|Aufstellung der Publikationen der Arbeitsgruppe 2014 und 2015|
Aufgeführt sind Arbeiten, die in den Jahren 2014 und 2015 publiziert
und zur Veröffentlichung eingereicht oder angenommen worden sind.
Sonderdrucke oder Preprints können von den Autoren oder im Sekretariat
des Lehrstuhls angefordert werden (Postanschrift: Humboldt-Universität
zu Berlin, Institut für Physik, Physik der Grenzflächen und
dünnen Schichten, Newtonstraße 15, 12489 Berlin, Tel.: (+49
30) 20 93 - 78 91, Fax: - 78 99).
Recently, quantum effects were observed for the scattering of fast atoms from surfaces under a grazing angle of incidence. We discuss basic features of Fast Atom Diffraction (FAD) which adds a further powerful method to the established tools in ion beam analysis. Attractive features of FAD in studies on the structure of surfaces comprise negligible radiation damage, no charging effects, and an extreme sensitivity to the topmost layer of surface atoms. Scanning the quantum wavelength associated with the motion of a massive particle by the variation of its kinetic energy allows one to apply interferometic concepts to surface analysis based on the scattering of fast atoms.
We have studied structures of the chiral amino acid alanine adsorbed on Cu(110) via low energy electron diffraction (LEED) as well as scattering of fast light atoms and molecules. The adsorption process was controlled in-situ by the intensity of specularly reflected 2keV He atoms. For projectile energies less than 1 keV we applied the method of fast atom diffraction (FAD) for studies on the structure of adsorbed alanine molecules on atomically flat Cu(110) surface with focus on a p(3 x 2) adsorbate phase. The results are consistent with LEED and explain distortions in LEED patterns via an elongated surface unit cell with incommensurate c(3.16 x 2) symmetry of parts of the adsorbate. From triangulation using fast atoms via the azimuthal rotation of the target surface, the positions of sticking out methyl groups are derived.
We have scattered He+ and Ar+ ions with energies of 10 and 20 keV from solid surfaces and investigated by means of a quadrupole mass spectrometer the emission of secondary ions. Compared to the established method of secondary ion mass spectroscopy (SIMS), the impact of ions proceeds under a grazing angle of incidence of about 2°. In experiments with a Cu(100) target covered with an ultrathin Fe3O4 film as well as ZnO and ZnMgO surfaces we have explored some basic features of this variant of SIMS concerning the potential application as surface analytical tool.
Fast H, He atoms, and H2 molecules with projectile energies ranging from 200 eV up to 3 keV were scattered under a grazing angle of incidence from a clean and flat "β-Ga2O3(100) surface. The bulk single crystal was grown by the Czochralski method and prepared via annealing under ultra-high vacuum conditions. For scattering along low-index directions, we observed defined diffraction patterns in the angular distributions for scattered projectiles. From the analysis of diffraction patterns, we derive the surface unit cell in good accord with the parameters b and c for the lattice of the bulk crystal and derive information on the termination of the surface.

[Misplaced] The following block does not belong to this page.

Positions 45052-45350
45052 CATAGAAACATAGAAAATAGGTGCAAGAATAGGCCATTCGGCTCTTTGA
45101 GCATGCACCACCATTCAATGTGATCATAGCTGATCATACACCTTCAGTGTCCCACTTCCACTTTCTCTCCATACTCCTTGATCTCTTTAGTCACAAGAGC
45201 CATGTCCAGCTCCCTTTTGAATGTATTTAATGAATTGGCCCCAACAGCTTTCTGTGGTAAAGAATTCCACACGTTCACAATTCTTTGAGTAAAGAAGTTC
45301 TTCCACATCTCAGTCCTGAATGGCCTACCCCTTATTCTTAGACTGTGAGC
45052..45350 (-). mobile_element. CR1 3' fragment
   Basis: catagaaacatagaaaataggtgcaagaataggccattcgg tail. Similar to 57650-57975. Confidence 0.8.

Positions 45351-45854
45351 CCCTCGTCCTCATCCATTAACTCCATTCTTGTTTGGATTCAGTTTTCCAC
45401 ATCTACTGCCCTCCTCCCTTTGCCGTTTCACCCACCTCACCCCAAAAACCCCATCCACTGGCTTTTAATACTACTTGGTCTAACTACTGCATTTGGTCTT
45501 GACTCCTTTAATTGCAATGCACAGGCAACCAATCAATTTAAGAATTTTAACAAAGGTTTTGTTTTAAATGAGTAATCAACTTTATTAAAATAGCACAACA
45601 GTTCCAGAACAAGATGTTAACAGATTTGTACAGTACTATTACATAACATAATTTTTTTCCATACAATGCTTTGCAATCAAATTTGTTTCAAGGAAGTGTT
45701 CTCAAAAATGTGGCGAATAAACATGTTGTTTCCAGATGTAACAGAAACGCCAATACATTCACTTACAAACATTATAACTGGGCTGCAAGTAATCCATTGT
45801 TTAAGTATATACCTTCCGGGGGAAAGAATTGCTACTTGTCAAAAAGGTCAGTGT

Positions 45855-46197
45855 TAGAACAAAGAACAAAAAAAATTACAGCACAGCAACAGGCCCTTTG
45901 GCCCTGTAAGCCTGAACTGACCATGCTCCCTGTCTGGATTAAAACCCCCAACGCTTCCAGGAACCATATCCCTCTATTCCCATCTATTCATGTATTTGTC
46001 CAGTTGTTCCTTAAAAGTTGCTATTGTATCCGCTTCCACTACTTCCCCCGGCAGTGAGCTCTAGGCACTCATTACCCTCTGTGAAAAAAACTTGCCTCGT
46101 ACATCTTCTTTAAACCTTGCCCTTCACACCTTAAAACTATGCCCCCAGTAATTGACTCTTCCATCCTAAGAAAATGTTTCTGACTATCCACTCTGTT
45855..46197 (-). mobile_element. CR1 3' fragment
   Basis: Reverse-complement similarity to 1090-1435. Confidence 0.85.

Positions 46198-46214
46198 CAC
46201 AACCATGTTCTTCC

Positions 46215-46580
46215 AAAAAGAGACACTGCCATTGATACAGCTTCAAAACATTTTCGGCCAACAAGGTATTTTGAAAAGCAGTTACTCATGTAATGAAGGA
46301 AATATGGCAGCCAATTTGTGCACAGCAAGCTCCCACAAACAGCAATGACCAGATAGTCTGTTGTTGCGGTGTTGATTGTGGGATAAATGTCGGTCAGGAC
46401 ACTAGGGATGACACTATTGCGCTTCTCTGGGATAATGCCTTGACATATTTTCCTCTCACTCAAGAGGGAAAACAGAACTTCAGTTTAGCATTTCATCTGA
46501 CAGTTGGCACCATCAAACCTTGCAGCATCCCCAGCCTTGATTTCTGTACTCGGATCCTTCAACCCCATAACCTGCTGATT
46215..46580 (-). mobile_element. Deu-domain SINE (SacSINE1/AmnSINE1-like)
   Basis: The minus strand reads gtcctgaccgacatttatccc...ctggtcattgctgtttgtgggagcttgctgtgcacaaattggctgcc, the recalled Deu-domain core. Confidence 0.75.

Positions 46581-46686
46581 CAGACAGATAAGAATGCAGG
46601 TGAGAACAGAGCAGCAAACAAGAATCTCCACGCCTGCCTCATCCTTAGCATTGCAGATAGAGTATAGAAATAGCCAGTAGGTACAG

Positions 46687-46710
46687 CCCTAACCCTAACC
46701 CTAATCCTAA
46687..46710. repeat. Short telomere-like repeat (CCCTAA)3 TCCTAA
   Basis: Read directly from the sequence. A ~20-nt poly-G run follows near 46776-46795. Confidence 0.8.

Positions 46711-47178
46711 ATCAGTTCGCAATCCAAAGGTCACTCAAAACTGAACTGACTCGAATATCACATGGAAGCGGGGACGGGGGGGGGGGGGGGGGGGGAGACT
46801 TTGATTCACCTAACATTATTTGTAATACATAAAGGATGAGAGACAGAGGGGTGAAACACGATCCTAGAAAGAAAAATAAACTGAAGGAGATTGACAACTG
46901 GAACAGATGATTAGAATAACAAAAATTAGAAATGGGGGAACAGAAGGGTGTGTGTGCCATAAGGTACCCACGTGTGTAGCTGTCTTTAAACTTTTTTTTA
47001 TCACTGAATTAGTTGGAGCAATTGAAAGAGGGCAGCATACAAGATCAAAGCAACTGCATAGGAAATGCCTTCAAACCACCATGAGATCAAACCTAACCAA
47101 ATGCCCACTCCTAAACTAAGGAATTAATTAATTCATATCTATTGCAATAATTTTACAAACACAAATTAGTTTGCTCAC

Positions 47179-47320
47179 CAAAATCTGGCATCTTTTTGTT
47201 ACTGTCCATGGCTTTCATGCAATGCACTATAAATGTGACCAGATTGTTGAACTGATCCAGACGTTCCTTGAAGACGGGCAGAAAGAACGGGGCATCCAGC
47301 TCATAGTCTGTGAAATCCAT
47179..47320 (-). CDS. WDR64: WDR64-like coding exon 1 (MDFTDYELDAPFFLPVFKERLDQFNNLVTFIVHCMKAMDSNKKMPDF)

A few years ago, quantum effects were observed for the scattering of fast atoms from surfaces under a grazing angle of incidence. We discuss basic features of Fast Atom Diffraction (FAD) which adds a further powerful method to the established tools in ion beam analysis and surface science. Attractive features of FAD in studies on the structure of surfaces comprise negligible radiation damage, cost effective operation of the complete setup, no charging effects in studies with insulators, and an extreme sensitivity to the topmost layer of surface atoms. The observation of diffraction patterns is based on the quantum coherence which is preserved during the scattering process with the target surface. We will discuss basic features of the coherence phenomena and its role for the observation of quantum effects in the angular distributions for grazingly scattered atoms. In a comparison of data obtained for H and He atoms we demonstrate that two different mechanisms for decoherence are important.
In a recent paper [A. J. Window et al., Phys. Rev. Lett. 107, 016105 (2011)], it was proposed that V2O3(0001) is terminated by the so-called O3 termination, a reconstruction with a terminating distorted hexagonal oxygen layer. We show that the surface is terminated by vanadyl (V=O) groups instead. This conclusion is based on quantitative low-energy electron diffraction combined with scanning tunneling microscopy, fast atom scattering, and density functional theory employing the Heyd-Scuseria-Ernzerhof functional. New insights into the subsurface sensitivity of ion beam triangulation show that results previously interpreted in favor of the O3 termination are reconcilable with vanadyl termination as well.